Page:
The companion piece is strangely terse, and I wonder whether its tone, its almost startling lack of (heavy-handed) editorializing, and its bizarre accompanying photographs bother me because I'm not used to reading the New York Times -- meaning that it's always difficult to acclimatize that quickly to stilted, crap writing -- or because Eligon was trying to walk a fine line writing about actual women's experiences and had a much easier time in the longer piece because it involved talking to cops and dudes in charge and requesting police reports and stuff.

    I originally interpreted the bit about Pressman's father as a truly ludicrous attempt by the writer to lend legitimacy to Pressman's claims ("surely a news researcher and the daughter of a journalist wouldn't lie about something!"), but that's probably not an entirely fair interpretation of Eligon's intentions and, anyway, I'm sure he's aware that people who are prone to disbelieving rape victims can always rationalize the assumption that the victim is lying, and probably would have no difficulty assuming journalists and other meeja folk are capable of making shit up, irrespective of their lineage.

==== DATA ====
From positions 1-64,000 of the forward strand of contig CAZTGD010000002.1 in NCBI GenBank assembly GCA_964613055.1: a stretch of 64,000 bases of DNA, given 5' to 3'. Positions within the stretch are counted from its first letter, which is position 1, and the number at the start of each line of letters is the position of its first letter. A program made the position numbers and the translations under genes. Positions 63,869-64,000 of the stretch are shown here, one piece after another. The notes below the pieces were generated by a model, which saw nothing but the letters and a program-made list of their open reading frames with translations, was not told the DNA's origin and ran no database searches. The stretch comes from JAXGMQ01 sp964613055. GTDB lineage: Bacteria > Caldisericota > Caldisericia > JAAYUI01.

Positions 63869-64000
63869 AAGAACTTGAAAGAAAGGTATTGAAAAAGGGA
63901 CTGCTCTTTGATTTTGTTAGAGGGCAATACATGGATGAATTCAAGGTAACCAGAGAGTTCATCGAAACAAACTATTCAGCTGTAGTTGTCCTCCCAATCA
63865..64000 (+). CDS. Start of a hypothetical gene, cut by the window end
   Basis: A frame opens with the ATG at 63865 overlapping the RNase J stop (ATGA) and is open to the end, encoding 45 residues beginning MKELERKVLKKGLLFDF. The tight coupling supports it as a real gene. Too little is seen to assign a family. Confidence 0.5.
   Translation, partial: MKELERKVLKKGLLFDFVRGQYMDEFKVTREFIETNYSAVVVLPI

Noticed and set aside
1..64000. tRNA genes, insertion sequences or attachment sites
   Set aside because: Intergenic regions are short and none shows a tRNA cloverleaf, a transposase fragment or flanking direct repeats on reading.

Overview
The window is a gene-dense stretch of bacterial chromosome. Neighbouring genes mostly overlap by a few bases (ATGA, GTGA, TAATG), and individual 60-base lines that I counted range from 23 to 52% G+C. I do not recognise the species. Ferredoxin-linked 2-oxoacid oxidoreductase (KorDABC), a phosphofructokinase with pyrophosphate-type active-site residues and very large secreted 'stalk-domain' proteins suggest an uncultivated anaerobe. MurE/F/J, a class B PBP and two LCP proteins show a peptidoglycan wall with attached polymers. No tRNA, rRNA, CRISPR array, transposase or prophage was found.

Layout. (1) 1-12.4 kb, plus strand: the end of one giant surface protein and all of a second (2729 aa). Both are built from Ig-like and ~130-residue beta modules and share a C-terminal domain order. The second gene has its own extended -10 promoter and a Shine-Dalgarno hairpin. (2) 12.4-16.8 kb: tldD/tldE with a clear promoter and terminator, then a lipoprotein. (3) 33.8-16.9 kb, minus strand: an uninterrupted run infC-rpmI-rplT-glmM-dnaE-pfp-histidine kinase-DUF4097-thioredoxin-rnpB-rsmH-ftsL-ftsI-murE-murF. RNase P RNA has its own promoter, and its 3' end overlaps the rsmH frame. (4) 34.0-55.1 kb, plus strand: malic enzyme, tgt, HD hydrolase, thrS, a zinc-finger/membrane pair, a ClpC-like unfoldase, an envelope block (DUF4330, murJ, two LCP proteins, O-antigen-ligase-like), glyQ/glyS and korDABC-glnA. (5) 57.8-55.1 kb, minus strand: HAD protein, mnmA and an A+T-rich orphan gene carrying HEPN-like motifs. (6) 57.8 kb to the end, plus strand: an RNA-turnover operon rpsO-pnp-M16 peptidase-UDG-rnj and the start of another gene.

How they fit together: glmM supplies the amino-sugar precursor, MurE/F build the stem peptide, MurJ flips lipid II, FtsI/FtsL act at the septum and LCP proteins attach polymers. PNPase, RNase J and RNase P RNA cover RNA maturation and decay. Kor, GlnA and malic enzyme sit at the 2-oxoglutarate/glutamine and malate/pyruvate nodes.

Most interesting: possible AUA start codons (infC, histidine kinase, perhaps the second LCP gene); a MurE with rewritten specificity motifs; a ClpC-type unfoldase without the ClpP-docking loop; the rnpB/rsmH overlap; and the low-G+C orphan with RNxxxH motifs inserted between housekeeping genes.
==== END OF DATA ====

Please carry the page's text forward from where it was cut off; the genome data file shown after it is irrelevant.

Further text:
We have to assume Eligon knows that a lot of readers are going to immediately delve into both articles with skeptical eyebrows raised, looking for an excuse to dismiss a bunch of women's claims. I mean, there is no other crime committed in which the more claims there are, the more the victims are accused of lying and conspiring to ruin innocent people's lives or reputations. So, I can understand that Eligon, writing a couple stories about systemic abuse and negligence by police in New York, has got to be careful with his wording. But isn't it always the way, that victims of sexual assault (and, in this case, their proxies) have to gently break the truth to strangers, lest said strangers simply dismiss their experiences out of hand as those of hysterical or scorned women?

    The longer article discusses claims made by a woman, Debbie Nathan, whom Eligon also identifies as a journalist who has contributed to the Times. Eligon handles that information in a much more straight-forward manner. I still kind of think Pressman's story was deliberately placed at the end, as a means of buttressing the other women's testimony. Why Eligon might think Pressman is the more credible witness may have to do with her tea-drinking proclivities (lard knows I love my tea, too, and consider it a truth drug) or with her profession, or because daddy is known for his honesty and integrity and would not have allowed his daughter to talk to the press without having vetted her story himself.

    Anyway, I agree with Hess, as usual. Amateur hour.